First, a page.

Schools make 'tactical exam appeals' to boost scores
Schools are playing the exam system by lodging "tactical" appeals to boost their results, says a report.
England's exams regulator Ofqual says teachers are requesting re-marks in high numbers of GCSE and A-levels with results near key grade boundaries.
Heads see appeals over pupils with marks just below a grade boundary as a "one-way bet", it says, because these are likely to lead to a higher grade.
Ofqual chief Glenys Stacey plans to overhaul the exam appeals system.
Following a comprehensive review of the quality of marking in A-levels, GCSEs and other examinations, Ms Stacey said it was good overall in England.
But she acknowledged that confidence in the marking process was declining among teachers, and said the system could be "better still".
Singling out the exam appeals system for criticism, she said it had been "under increasing pressure, particularly from accountability measures". These included school performance tables and the requirement that schools ensure 40% of pupils gain five good GCSEs including English and maths.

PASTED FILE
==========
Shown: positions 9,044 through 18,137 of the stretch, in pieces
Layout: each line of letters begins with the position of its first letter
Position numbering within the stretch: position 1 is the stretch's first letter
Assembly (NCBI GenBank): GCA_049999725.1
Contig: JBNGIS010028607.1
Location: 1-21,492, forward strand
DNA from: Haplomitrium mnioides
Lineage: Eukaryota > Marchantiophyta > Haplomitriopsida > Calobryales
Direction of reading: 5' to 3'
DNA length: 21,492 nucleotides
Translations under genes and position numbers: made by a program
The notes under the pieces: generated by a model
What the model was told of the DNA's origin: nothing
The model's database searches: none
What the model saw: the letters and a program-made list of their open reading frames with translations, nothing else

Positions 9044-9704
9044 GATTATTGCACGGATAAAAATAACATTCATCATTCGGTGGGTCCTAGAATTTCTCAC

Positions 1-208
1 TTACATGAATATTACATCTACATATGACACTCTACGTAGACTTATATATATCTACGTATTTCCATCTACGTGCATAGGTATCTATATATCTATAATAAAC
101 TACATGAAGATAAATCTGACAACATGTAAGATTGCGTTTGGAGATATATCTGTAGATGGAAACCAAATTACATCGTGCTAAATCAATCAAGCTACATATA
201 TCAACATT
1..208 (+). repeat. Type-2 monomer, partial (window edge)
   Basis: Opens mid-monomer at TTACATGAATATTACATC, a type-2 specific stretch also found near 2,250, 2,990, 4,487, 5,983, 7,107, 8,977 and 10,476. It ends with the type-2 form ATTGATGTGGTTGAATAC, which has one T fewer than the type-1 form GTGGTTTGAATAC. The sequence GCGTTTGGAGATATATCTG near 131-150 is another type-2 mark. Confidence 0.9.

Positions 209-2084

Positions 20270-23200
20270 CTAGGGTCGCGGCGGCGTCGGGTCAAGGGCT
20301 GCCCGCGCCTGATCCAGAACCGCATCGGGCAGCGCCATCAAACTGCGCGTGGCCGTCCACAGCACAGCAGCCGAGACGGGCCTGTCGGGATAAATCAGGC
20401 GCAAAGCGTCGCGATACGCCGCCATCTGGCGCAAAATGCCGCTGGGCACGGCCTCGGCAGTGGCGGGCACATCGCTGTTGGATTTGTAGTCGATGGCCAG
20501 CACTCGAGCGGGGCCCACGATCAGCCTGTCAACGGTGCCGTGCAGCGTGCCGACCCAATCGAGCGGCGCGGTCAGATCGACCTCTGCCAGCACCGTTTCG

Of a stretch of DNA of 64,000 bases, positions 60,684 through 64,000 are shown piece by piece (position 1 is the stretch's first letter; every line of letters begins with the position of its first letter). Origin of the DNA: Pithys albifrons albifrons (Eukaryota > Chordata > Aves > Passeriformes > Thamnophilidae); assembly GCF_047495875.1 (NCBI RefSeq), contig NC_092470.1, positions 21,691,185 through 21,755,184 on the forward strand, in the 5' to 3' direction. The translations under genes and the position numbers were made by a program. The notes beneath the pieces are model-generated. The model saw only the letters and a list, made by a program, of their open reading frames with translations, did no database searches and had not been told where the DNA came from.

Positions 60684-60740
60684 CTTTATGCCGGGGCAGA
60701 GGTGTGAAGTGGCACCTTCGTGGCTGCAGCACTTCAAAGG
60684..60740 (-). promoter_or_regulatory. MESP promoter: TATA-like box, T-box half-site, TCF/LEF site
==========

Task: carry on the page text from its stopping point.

She highlighted the fact that appeals focused on the C-D boundary at GCSE, with nearly 40% of all appeals coming from this group of candidates. At A-level the focus was on the A-B boundary with almost 35% of appeals coming from those graded B.
The report said: "Schools and colleges that are aware of subjectivity in marking know an enquiry about results may lead to a change in marks.
"Where students' marks are just below a key grade boundary, the likelihood is their grade will improve or, at worst, stay unchanged as a result of the enquiry.
"This led some head teachers to describe the practice of entering enquiries about results just below the grade boundaries as a 'one-way bet'."
Read more... (BBC News - 14 February)